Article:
Interestingly, the Loft toaster features only one set of controls for its four slots. More typical of four-slot toasters these days is to have two, one per two slots, allowing you to simultaneously toast four slices of bread on two different browning levels.
The latter is good for families who prefer their toast cooked different ways. However, if everyone is happy with one specific level – or one type of bread; different types of bread often require different settings – the Loft toaster is convenient to use.
You’ll find three buttons at the centre-front of the toaster: Stop, Reheat and Defrost. The Reheat and Defrost buttons light up when pressed, to signify the setting that has been selected.
The Stop button will light up whenever the toaster is in use, reminding you that you can cancel the toasting process at any time.
The browning level dial sits below the buttons inside a circle of numbers, 1-7. There are four increments between each number, meaning you can fine-tune your bread to toast at setting 3.8 or 4.2, if you like.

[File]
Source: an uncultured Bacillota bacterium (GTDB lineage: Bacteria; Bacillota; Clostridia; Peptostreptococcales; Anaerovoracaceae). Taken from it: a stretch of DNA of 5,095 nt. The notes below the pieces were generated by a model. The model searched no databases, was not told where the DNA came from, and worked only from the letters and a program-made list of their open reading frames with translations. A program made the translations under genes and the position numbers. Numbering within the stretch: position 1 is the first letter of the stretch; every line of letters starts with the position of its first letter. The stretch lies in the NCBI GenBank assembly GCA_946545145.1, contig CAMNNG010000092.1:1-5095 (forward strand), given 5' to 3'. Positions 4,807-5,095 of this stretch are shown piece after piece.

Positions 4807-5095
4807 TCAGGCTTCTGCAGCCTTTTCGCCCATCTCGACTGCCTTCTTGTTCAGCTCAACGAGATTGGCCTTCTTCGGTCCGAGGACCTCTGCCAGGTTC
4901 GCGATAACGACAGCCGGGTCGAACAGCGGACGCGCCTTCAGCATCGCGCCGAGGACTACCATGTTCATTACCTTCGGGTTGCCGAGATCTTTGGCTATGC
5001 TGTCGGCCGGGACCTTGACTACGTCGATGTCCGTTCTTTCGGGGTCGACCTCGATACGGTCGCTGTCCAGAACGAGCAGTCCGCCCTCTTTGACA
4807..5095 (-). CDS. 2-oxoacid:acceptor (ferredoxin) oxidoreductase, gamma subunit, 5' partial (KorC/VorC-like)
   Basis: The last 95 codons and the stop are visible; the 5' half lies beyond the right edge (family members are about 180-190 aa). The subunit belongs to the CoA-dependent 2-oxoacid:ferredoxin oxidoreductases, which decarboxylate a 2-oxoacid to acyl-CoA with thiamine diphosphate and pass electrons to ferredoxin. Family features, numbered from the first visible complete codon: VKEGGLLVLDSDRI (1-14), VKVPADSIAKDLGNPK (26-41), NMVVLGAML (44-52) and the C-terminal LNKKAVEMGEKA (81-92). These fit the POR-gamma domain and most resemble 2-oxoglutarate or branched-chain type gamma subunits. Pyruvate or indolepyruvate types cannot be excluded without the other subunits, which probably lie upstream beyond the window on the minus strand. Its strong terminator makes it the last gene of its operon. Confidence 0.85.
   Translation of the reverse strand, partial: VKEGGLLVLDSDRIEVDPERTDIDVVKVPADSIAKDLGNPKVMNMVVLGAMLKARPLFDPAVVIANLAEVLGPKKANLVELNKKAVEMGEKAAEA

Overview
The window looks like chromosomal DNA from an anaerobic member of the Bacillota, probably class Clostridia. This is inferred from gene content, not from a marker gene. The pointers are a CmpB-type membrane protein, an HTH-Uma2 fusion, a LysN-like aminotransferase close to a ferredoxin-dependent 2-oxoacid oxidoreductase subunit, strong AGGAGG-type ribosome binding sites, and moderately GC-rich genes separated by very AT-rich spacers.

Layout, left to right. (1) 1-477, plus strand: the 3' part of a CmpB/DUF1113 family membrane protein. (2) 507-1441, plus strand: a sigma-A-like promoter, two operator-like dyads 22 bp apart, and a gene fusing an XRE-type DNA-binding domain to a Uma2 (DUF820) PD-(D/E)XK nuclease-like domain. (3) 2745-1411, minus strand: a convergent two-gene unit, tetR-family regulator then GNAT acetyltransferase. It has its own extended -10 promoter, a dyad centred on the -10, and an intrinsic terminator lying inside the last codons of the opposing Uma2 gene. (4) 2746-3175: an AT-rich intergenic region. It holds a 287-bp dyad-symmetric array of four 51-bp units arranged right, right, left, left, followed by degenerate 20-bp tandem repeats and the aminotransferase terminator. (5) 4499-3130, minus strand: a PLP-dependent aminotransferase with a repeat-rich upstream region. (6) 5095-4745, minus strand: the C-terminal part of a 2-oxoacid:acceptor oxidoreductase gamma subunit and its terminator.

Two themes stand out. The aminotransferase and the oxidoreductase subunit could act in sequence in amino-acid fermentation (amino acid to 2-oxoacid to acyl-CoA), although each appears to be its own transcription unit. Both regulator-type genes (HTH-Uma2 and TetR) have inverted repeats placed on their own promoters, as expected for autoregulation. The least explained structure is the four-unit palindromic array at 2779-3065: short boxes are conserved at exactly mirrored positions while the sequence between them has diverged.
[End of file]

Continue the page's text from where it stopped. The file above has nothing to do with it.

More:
The slots are a decent 3.5cm wide, and the inner mechanism will adjust to the thickness of your bread. However, during my tests, I discovered the slots are very short – about 13.8cm (more on that later).
As a four-slot toaster, the Loft takes up a chunk of countertop space, measuring approximately 29cm wide, 28.5cm deep (with the levers sticking out) and 19cm high.
At almost 90cm the cable is a generous length, leaving around 75cm trailing behind the toaster. Should you find it too long, there are hooks for cord storage on the underside of the appliance.
At the rear of the toaster you’ll find two removable crumb trays. While the Loft toaster comes with a safety information booklet, there’s a series of straightforward instructional diagrams on the inner lid of the cardboard packaging.
Tefal Loft 4-Slot toaster – What’s it like to use?